I just wanted to post a quick thought or two prior to the Guardian online Q&A regarding social media and social enterprise. No idea how interesting it’s going to be and it’s the first time I’ve done one of these so while I tweeted about my approach earlier in the week, I can see me being more of a lurker. We’ll see how it goes. I guess from the ‘pulling no punches’ line I think we should be honest with how the social web is affecting our businesses and changing world around us. The web should be a place where we can discuss the challenges ahead and not use it merely as a channel to push our wares.
How are we doing in adapting to the changes technology brings?
I think it’s worth mentioning here that We Share Stuff is currently working on an event that will look into what could be described as the mostly unregulated and largely voluntary area of social media practice tutoring / mentoring. As we see more and more training events and ‘masterclasses’ in social media cropping up, the ethics of the social web is arguably quite relevant right now. Watch this space for more.
So yes, i’m looking at joining the dots here. I feel social enterprises should do all they can to make the most of the social web. And by that I don’t mean it in terms of sales.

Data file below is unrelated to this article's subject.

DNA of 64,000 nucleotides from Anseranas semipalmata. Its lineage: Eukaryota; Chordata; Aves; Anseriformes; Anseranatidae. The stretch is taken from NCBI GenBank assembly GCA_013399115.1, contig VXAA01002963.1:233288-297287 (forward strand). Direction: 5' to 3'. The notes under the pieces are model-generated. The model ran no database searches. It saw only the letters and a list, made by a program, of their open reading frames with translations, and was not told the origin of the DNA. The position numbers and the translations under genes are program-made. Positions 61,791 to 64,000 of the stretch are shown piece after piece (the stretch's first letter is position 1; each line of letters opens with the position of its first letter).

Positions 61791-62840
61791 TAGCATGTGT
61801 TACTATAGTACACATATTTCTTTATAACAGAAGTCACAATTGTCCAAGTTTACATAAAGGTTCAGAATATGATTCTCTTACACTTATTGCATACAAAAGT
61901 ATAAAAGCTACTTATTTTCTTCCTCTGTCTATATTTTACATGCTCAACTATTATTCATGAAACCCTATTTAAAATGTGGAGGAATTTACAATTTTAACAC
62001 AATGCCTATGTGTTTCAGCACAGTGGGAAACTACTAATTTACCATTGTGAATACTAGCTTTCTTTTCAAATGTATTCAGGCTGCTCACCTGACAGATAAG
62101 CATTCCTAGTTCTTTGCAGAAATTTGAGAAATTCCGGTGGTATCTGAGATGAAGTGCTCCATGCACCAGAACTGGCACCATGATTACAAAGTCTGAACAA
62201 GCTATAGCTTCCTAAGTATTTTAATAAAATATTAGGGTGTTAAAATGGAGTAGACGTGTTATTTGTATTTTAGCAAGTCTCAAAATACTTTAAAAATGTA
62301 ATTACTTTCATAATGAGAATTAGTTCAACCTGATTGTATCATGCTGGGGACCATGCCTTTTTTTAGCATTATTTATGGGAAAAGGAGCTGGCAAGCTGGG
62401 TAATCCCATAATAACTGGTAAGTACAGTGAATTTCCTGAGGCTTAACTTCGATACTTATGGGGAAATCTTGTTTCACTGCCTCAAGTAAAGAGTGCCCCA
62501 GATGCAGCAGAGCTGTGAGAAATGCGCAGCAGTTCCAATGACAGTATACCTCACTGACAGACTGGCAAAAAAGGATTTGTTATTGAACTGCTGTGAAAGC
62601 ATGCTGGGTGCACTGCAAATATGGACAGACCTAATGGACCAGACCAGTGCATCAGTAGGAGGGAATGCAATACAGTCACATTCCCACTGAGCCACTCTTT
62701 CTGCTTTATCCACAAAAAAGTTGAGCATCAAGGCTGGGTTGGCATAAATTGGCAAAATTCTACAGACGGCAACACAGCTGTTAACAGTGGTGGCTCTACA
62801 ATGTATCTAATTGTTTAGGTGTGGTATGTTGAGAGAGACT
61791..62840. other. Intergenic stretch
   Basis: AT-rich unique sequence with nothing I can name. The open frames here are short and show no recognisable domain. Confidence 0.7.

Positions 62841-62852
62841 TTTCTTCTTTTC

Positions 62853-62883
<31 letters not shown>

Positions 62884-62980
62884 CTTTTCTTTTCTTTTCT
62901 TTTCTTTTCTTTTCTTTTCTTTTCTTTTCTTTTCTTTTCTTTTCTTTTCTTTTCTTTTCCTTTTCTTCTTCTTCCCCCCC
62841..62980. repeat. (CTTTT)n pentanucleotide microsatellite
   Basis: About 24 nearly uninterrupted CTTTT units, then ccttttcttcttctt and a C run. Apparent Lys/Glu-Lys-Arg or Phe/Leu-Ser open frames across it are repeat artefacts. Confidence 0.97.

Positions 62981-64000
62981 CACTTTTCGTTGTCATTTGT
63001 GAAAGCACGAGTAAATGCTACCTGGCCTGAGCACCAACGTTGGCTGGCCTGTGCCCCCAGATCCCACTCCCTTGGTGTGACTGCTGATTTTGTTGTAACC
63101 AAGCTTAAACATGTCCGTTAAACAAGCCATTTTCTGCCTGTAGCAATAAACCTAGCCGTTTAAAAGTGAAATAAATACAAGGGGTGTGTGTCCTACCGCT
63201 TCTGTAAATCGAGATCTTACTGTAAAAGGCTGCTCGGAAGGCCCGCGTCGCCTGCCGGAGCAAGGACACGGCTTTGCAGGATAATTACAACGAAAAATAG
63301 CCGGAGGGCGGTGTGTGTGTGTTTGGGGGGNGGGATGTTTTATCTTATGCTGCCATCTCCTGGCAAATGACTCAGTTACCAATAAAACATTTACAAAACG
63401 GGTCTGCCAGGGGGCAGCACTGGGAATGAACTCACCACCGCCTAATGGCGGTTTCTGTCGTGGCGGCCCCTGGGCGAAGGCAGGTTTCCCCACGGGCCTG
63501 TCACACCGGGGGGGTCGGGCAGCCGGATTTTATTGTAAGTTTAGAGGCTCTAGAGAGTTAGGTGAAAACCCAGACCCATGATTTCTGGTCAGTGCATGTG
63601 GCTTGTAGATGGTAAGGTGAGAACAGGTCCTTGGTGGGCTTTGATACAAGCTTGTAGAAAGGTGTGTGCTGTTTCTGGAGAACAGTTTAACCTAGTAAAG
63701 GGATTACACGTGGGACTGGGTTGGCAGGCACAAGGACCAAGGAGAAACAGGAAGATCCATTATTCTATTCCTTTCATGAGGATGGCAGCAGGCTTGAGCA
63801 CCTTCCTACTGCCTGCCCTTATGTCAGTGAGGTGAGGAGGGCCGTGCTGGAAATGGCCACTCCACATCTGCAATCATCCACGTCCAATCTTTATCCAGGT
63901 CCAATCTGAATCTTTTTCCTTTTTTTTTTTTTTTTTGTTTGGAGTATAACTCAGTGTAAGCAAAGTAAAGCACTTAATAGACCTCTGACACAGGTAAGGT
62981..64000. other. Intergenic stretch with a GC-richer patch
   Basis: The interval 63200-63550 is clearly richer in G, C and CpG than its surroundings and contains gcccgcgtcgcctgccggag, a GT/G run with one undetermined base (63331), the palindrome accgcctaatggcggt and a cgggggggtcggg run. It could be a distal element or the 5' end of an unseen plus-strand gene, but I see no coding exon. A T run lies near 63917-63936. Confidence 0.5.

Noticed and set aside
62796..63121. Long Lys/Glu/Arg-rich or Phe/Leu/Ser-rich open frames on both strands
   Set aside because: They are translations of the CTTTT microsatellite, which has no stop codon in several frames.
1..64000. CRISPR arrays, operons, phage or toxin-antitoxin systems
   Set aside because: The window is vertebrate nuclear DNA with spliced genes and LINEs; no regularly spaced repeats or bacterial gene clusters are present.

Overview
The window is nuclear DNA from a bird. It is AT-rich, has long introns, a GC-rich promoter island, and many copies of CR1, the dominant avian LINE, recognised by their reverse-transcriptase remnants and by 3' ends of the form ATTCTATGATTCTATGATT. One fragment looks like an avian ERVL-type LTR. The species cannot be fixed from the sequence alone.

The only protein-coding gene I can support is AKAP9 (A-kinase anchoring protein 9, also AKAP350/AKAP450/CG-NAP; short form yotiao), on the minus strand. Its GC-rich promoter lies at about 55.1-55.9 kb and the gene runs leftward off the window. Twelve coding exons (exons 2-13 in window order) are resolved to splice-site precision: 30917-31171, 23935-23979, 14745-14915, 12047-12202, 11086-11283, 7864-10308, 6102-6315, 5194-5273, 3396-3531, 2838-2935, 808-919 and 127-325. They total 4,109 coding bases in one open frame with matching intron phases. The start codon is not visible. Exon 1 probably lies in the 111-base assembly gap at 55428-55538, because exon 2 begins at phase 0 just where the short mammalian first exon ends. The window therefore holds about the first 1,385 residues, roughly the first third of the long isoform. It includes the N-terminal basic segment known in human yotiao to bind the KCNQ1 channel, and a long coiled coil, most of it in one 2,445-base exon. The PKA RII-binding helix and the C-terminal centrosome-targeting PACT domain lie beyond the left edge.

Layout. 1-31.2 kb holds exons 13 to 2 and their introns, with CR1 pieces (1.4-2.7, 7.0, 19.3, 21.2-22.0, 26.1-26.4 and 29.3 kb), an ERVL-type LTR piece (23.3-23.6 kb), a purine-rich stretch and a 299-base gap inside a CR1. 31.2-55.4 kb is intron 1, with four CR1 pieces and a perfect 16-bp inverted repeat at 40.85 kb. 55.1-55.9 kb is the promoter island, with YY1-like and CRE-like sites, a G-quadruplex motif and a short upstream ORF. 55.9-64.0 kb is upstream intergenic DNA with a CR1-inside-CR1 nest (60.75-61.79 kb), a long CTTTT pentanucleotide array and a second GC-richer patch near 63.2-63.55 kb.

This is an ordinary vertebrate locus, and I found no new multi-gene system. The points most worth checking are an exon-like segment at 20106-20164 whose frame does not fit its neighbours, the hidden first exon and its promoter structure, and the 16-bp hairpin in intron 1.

With a staggering 500 million + active users and an ever increasing range of applications, is Facebook becoming ‘the’ web for a lot of people? This time last year, an incident where a blog post about Facebook ranked higher on Google than Facebook itself, provided a good indication on how people use search functions and how Facebook is for many, the only place to go. Will Facebook provide or become ‘the’ social operating system?
It could be argued that Facebook provides a useful introduction to the web (in a digital inclusion sense), providing file sharing, location updates, events etc. The flipside of which could lead to a lack of exploration and confidence to try other things outside of the service. Amongst this mix should we also think about the relevance and importance of choice? A wider selection of services, information and applications obviously exists outside Facebook. (but it’s all still pretty much down to the developers and programmers who provide these ‘choices’ which is a debate in itself) but are users overwhelmed by these external choices? Does Facebook’s limitations add to a culture of consuming rather than creating? Are we content with Facebook?